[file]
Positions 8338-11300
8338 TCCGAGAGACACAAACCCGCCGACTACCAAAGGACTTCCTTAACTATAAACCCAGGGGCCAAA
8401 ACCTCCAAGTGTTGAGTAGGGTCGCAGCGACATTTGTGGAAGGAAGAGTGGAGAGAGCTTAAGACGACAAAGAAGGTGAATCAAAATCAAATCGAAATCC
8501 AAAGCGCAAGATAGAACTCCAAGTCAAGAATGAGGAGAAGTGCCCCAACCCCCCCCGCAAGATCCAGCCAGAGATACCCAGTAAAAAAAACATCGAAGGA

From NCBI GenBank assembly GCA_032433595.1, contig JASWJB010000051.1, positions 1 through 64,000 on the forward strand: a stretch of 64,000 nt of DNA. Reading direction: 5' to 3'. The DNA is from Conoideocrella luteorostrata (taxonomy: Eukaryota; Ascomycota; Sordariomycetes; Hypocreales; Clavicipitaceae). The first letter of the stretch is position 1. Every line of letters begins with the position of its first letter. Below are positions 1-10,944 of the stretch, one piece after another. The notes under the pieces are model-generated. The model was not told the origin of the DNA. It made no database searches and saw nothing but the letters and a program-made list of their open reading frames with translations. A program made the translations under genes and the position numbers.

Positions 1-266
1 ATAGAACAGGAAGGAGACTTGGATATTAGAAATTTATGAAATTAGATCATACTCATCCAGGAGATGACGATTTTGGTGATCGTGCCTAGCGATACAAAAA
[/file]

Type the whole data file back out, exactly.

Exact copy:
Positions 8338-11300
8338 TCCGAGAGACACAAACCCGCCGACTACCAAAGGACTTCCTTAACTATAAACCCAGGGGCCAAA
8401 ACCTCCAAGTGTTGAGTAGGGTCGCAGCGACATTTGTGGAAGGAAGAGTGGAGAGAGCTTAAGACGACAAAGAAGGTGAATCAAAATCAAATCGAAATCC
8501 AAAGCGCAAGATAGAACTCCAAGTCAAGAATGAGGAGAAGTGCCCCAACCCCCCCCGCAAGATCCAGCCAGAGATACCCAGTAAAAAAAACATCGAAGGA

From NCBI GenBank assembly GCA_032433595.1, contig JASWJB010000051.1, positions 1 through 64,000 on the forward strand: a stretch of 64,000 nt of DNA. Reading direction: 5' to 3'. The DNA is from Conoideocrella luteorostrata (taxonomy: Eukaryota; Ascomycota; Sordariomycetes; Hypocreales; Clavicipitaceae). The first letter of the stretch is position 1. Every line of letters begins with the position of its first letter. Below are positions 1-10,944 of the stretch, one piece after another. The notes under the pieces are model-generated. The model was not told the origin of the DNA. It made no database searches and saw nothing but the letters and a program-made list of their open reading frames with translations. A program made the translations under genes and the position numbers.

Positions 1-266
1 ATAGAACAGGAAGGAGACTTGGATATTAGAAATTTATGAAATTAGATCATACTCATCCAGGAGATGACGATTTTGGTGATCGTGCCTAGCGATACAAAAA